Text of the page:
The hon. Member for Colne Valley (Mr. Richard Wainwright) referred to Lord Amory's defence of the impartiality of the tax system; that it should fall equally on all taxpayers, regardless of how they spent their income. That is the classic case which any tax expert would put forward. It is understandable for the Inland Revenue or a Tory Chancellor to adduce that argument, but I find it harder to understand when it is adduced, as it no doubt will be, by a Labour Financial Secretary, for the present Government seem curiously reluctant to use the fiscal system for social purposes in the way they accused us of being frightened of doing when the Tory Party was in power.
The record of the parties shows that while we may not have preached quite so eloquently, we were a little more efficient. In encouraging savings, we should seek to encourage all savings, and in doing so I would argue that the economic situation which confronts us, and which has confronted us for many years, is totally different from that which existed before the war. It is different in a way which has not yet been recognised by the attitudes of successive Governments; and that goes for the problems of savings, investment and shareholding.
One of the major pre-war problems was that of getting a level of investment that matched the then level of savings. Since the war the problem has been that of getting savings at a rate which matches the need for investment. The Chancellor is constantly referring to the necessity for people to save more so as to be taxed less. The surveys that have been made of the capital needs of the country, projected into the future, to 1975 and 1980, show that unless a substantial increase can be made in the level of personal savings, the capital required by industry will become provided, in increasing proportions, by major institutions and that the people will have a smaller direct investment in the production of wealth.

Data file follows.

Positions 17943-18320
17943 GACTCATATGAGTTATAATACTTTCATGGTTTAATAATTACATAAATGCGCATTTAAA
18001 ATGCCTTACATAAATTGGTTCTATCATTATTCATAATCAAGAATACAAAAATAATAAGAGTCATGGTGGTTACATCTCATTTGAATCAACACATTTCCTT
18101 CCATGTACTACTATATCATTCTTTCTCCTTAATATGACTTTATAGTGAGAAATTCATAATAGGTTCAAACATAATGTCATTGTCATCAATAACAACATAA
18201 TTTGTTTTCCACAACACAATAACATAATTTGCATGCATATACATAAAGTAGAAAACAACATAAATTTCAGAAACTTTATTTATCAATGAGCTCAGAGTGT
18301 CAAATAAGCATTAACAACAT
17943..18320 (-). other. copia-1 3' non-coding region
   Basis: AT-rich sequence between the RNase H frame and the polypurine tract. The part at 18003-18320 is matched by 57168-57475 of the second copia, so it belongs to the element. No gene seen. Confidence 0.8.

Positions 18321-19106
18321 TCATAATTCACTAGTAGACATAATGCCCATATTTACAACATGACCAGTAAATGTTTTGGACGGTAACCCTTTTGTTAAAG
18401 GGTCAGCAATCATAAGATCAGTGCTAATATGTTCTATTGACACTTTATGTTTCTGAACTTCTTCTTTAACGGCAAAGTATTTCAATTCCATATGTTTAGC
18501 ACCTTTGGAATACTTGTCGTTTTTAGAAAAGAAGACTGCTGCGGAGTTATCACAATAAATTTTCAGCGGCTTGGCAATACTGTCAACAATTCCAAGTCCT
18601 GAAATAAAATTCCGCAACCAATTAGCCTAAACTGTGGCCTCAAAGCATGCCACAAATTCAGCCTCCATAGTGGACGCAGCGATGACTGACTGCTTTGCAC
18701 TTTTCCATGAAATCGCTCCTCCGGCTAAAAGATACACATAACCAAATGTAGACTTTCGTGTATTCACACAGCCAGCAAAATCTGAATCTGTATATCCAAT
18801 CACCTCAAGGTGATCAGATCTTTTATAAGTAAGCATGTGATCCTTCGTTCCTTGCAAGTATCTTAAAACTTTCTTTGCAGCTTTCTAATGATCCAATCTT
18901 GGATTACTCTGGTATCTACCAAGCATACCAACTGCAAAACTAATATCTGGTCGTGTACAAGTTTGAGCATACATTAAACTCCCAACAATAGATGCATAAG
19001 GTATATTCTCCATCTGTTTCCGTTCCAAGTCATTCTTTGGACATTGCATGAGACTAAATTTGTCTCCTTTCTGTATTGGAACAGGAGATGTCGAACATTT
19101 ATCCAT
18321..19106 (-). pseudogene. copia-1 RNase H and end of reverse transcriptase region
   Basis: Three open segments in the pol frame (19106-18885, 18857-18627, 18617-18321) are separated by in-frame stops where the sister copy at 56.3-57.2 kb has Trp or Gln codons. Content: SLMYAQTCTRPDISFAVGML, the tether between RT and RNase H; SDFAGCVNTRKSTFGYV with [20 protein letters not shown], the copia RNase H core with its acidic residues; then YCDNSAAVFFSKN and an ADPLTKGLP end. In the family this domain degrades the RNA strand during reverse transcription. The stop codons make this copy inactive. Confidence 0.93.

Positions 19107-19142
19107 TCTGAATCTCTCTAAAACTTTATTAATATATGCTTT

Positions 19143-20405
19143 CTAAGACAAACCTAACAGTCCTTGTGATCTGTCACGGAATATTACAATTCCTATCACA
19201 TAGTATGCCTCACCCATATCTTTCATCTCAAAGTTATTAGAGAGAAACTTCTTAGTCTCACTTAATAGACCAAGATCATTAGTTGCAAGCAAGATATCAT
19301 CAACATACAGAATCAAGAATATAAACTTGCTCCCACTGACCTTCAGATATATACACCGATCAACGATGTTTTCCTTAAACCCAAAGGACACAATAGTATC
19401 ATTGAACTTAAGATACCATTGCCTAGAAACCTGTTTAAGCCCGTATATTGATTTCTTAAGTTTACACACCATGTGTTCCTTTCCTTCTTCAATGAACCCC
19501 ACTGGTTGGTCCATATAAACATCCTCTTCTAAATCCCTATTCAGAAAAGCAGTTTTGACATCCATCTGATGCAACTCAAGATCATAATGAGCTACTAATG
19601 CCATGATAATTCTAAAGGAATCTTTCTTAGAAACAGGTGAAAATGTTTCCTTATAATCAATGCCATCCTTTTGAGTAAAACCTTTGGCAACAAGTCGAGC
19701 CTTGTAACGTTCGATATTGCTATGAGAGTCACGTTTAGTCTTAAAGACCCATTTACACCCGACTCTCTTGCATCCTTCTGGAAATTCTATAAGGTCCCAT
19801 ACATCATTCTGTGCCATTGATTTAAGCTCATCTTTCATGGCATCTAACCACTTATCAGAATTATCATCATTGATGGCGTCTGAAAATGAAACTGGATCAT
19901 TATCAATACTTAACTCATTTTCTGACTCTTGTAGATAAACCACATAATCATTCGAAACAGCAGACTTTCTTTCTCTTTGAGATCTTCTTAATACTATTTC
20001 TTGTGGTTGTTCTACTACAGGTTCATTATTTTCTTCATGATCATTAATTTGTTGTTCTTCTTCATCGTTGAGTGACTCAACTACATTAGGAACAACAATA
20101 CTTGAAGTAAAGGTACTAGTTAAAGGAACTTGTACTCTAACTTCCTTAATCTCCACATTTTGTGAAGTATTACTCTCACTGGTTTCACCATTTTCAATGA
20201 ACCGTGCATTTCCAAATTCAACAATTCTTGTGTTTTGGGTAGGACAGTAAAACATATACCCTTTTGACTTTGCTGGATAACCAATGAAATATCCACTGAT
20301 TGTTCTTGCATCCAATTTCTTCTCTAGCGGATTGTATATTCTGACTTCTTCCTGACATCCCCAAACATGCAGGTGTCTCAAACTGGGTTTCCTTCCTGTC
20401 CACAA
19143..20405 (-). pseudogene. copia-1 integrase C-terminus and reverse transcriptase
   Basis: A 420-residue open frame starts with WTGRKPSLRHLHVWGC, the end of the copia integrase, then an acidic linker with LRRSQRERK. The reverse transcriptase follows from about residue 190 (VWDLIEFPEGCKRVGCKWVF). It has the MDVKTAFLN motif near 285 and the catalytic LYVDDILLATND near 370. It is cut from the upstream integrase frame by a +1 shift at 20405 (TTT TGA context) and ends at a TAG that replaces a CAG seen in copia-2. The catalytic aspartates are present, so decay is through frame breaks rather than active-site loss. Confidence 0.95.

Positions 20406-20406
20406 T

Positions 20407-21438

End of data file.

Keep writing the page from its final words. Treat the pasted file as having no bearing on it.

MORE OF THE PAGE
There is one other happy difference from the pre-war situation. Increased social security benefits, although there are problems, have largely eliminated fear as a motive for saving and investment. I am not so cynical as to assume that fear and greed are the only motives for human conduct, but the removal of the fear that the loss of one's savings will leave one destitute—which I am glad has been removed—nevertheless leaves a gap which successive Governments have not yet filled.
Therefore, two major changes in our social life have not yet been recognised and should be recognised by this Government, in view of their past statements and accusations, as they fundamentally prefer the sort of system which produced the changes and the accompanying problems. The Clause would extend the small dividend privilege to all incomes and not just those received from lending to the Government. It has been argued that the privilege is much greater for the rich Surtax payer than for the small saver, but this bias becomes much less in investments on which the return is far greater than the miserable return to the small investor who lends to the Government. There is, therfore, a strong case for extending the allowance to all investment from income.